According to the report, the mean high tide level is about 18 inches below the base of the oceanfront storage facility, which means sea level frequently exceeds that height.

It states it’s likely that the present groundwater table will leach into the vault and result in damp storage, which the vault is not designed for.

Rising sea levels due to climate change could make things worse, potentially causing the bottom seven feet of the storage canisters to be submerged and possibility create a similar crisis to Fukushima, where spent fuel was exposed to moisture.

In the second report, titled “Potential Economic Consequences from an Event at the San Onofre Nuclear Generation Station Interim Spent Fuel Storage Installation,” uses economic impact modeling software to estimate economic losses from diminished activities within evacuation zones of one, 10 or 50 miles over one year to 50 years.

In a scenario looking at contamination across a one-mile radius, the report states the most significant loss is likely the disruption of regional transportation for up to a year costing $266 million.

The 1-mile radius, which would only represent a minor event, would still affect I-5 and the rail line.

Looking at evacuation zones of 10 to 50 miles over a one- to 50-year period, residential property losses could amount to $11 billion to $500 billion depending on the evacuation scenario. In the 50-mile impact scenario, about $13.4 trillion in gross regional product could be at risk over a 50-year period.

The first report concludes that the nuclear waste at San Onofre requires “much better storage configuration” and needs to be moved to a “technically defensible storage facility” further away from major transportation corridors like I-5.

“If an accident, natural disaster, negligence, or an act of terrorism were to cause a large-scale release of radiation, the health and safety of 8.4 million people within a 50-mile radius would be put at risk,” the report states.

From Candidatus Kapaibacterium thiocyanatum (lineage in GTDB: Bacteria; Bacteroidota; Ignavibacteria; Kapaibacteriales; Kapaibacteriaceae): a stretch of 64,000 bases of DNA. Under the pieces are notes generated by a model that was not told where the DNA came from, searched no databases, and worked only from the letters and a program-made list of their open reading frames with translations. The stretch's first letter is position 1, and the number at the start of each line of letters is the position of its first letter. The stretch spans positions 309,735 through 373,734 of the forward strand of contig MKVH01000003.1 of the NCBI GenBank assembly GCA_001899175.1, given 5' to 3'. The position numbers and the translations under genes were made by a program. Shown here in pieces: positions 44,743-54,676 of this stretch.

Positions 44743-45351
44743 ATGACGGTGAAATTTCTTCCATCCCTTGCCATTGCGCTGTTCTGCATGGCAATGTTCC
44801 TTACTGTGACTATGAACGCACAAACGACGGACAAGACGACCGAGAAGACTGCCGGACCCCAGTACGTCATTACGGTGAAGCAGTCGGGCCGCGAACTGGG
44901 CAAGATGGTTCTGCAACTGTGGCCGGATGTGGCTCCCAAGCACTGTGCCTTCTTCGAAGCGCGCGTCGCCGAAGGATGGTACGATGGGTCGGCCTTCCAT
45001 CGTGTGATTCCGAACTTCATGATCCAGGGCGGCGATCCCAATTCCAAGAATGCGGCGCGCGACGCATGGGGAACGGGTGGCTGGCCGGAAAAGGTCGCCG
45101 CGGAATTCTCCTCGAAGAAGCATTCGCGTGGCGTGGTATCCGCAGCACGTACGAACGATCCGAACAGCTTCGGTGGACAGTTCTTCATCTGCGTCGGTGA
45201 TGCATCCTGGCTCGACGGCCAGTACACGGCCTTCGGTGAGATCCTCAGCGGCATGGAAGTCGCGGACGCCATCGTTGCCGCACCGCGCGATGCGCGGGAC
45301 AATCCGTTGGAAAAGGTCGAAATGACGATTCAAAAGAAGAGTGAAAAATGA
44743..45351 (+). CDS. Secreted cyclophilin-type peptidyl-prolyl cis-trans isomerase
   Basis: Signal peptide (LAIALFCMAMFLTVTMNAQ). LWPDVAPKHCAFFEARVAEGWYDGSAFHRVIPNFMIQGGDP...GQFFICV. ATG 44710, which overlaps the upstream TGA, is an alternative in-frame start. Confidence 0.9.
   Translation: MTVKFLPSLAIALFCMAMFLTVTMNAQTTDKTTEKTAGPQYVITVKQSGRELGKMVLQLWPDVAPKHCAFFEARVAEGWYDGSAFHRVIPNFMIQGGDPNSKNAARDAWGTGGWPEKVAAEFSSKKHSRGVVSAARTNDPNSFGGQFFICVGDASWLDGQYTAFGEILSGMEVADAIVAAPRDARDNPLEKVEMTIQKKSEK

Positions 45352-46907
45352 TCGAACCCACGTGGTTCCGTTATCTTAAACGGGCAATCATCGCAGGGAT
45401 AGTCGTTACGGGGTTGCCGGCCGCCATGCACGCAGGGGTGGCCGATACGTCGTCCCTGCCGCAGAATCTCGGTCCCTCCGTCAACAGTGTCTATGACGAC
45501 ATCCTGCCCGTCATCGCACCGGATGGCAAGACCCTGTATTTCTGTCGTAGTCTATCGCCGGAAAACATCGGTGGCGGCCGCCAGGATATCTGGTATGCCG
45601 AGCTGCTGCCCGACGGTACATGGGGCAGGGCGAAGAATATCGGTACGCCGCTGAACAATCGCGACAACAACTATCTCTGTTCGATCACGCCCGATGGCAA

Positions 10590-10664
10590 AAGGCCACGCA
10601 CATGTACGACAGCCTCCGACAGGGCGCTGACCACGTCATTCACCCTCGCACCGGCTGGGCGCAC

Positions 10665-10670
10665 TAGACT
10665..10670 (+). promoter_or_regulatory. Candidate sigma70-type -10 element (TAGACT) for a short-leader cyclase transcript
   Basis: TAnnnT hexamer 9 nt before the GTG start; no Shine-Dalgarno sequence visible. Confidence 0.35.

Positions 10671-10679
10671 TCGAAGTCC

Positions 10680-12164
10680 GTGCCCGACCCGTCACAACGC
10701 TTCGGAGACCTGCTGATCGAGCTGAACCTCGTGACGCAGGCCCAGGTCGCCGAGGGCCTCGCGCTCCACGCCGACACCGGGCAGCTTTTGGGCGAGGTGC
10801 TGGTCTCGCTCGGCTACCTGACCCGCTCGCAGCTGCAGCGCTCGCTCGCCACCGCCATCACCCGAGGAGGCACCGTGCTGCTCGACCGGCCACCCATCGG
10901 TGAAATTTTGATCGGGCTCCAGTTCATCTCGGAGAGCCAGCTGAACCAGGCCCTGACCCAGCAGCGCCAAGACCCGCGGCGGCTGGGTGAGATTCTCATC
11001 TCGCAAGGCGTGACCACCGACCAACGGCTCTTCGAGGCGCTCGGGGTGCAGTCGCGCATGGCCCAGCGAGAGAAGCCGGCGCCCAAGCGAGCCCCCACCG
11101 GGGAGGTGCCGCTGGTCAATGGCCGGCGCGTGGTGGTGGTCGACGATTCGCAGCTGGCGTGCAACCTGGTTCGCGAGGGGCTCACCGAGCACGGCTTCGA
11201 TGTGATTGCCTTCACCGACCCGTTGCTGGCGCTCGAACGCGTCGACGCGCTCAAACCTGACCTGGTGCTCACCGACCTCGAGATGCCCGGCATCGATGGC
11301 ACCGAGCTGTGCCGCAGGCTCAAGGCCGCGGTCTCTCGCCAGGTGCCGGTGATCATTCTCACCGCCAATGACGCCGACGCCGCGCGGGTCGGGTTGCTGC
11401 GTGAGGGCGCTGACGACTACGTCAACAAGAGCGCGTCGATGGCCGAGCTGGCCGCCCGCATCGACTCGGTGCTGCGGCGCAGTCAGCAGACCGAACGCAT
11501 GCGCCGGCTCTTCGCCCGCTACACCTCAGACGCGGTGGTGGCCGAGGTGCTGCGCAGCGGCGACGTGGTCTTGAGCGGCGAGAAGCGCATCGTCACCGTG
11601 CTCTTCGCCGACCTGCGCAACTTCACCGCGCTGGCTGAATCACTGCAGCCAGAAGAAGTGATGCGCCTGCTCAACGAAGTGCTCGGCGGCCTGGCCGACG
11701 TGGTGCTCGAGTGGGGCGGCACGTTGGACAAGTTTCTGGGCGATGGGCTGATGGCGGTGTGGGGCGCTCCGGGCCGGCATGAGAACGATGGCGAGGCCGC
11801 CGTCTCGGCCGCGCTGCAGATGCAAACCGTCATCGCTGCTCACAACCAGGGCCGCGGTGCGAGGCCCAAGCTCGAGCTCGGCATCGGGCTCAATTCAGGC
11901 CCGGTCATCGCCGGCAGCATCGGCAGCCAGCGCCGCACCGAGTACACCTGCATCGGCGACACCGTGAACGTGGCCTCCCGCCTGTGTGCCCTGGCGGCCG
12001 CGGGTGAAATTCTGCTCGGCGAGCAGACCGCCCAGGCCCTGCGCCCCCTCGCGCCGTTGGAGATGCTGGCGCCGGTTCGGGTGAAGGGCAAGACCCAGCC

It also demands that a “complete analysis of canister loading procedure and comprehensive risk assessment” be conducted transparently by an independent party, and recommends a permanent stop to the loading of nuclear storage canisters into the seaside vault, to begin placing spent fuel into “reliable canisters that can be monitored, inspected and repaired” and to move them to a facility at a much higher elevation.

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January 19, 2019 - Posted by | decommission reactor, USA

3 Comments »

  1. The only way nuclear has ended in countries , is by people standing, up and saying no, to nuclear.

    That is the way it was in Germany and Austria after Fukushima.

    It has occurred when people say they do not want Fukushimas in their country. People say, They do not want the RADIONUCLIDE poisons, omnipresent in their country, killing their citizens and their children, with no appropriate way to sequester the thousands of tons of RADIONUCLIDE poisons generated.

    The nucleoapes have plenty of money, to keep keep getting corrupt politicians to subsidize and pile money into this massively-expensive, insanely-dangerous and deadly, extinction level death scam. The corrupt politicians, in their comfortable surroundings will keep funding old reactors and new reactors, as their palms are greased by criminal nucleoapes . Look at the trumpster here.
    Bolnasaro in Brazil. The Russians. Omran. The French.

    That nuclear power is uneconomical, is not even close to a sure way, for nuclear to go away. The crooked Nucleoapes in america, are using the money factor to justify keeping old reactors on the verge of failure opened.

    The crooked politicians are using the expense issue, to deregulate high level nuclear waste and call it non-lethal, not-dangerous.

    The crooked politicians allow unproven, dangerous reactors to go ahead, like the one in Idaho with multiple small reactors that generate as much waste as a regular reactor. Waste that is impossible to dispose of safely.

    The crooked politicians and nucleoapes will always have new and improved reactors on the back burner.

    The nucleopes and their corrupt politician-monkeys, will simply deregulate nuclear waste and say they have cheaper new improved reactors that make nuclear energy so much cheaper now. They will say the combined cost savings from deregulating hi level waste and calling it lo level and, the new improved reactors make the deadly game worthwhile now.

    They will say its too expensive to close 40 yo death-trap reactors. Trump this excuse has used every step of this playbook along the way.

    The people have to say enough is enough and force their governments to stop subsidizing it.

    That is the way it has been in Europe in Austria, Germany, Switzerland, italy and the devils continue to push back.